Individuals that want to work with children and vulnerable adults will have to pay a £64 fee to get official checks carried out.
From October 2009, the new Independent Safeguarding Authority (ISA) will mean a single vetting body maintains a list of people who are not allowed to work with children or vulnerable adults.
The ISA was one of the recommendation of the Bichard Report into the murders of Jessica Chapman and Holly Wells in Soham by school caretaker Ian Huntley in 2002.
The authority will work alongside the Criminal Records Bureau, which will continue to issue criminal records disclosures to help employers make recruitment decisions.
The fee will consist of two components: an ISA registration fee of £28 and a CRB enhanced disclosure, currently £36, which provides employers with details of information held on police records about potential staff members. However, there will be no cost for volunteers.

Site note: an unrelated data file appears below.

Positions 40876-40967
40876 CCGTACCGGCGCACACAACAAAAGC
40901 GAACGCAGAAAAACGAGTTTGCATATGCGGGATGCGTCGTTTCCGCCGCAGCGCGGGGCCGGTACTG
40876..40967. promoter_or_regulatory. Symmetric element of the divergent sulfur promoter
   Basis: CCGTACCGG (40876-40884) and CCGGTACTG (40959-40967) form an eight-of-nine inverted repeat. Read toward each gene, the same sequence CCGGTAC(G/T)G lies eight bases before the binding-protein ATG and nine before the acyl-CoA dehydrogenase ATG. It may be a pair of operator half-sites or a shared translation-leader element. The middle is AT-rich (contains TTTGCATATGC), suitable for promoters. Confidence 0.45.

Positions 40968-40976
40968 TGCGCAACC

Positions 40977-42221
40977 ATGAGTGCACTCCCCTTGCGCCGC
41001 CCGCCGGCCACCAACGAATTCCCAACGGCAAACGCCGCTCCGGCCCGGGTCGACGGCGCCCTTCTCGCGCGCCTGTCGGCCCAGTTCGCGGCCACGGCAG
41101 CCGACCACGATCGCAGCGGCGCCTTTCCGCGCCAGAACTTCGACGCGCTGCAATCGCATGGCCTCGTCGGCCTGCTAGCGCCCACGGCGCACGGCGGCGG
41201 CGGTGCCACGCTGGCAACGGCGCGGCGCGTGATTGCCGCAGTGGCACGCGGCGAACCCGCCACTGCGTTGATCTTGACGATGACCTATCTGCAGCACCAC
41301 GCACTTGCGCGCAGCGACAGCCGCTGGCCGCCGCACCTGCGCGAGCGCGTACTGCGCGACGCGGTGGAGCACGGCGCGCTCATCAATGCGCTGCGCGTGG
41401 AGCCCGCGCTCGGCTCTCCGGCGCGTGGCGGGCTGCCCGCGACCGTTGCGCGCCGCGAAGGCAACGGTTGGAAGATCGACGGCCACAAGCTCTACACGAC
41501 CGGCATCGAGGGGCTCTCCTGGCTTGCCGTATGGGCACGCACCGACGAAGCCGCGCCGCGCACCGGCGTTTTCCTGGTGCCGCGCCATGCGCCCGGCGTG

Home Office minister Meg Hillier said: “From October 2009, employers will be able to check that individual staff members have been assessed for work with vulnerable groups, further enhancing one of the most robust employment checking systems in the world.”
ISA chairman Roger Singleton said the start date had been reached after consultation with employers.
“This is a complex scheme which will cover 11.3 million people within a wide variety of workplaces. Starting in 2009 will allow us to ensure an improved level of safeguarding as well the development of better information sharing systems,” he said.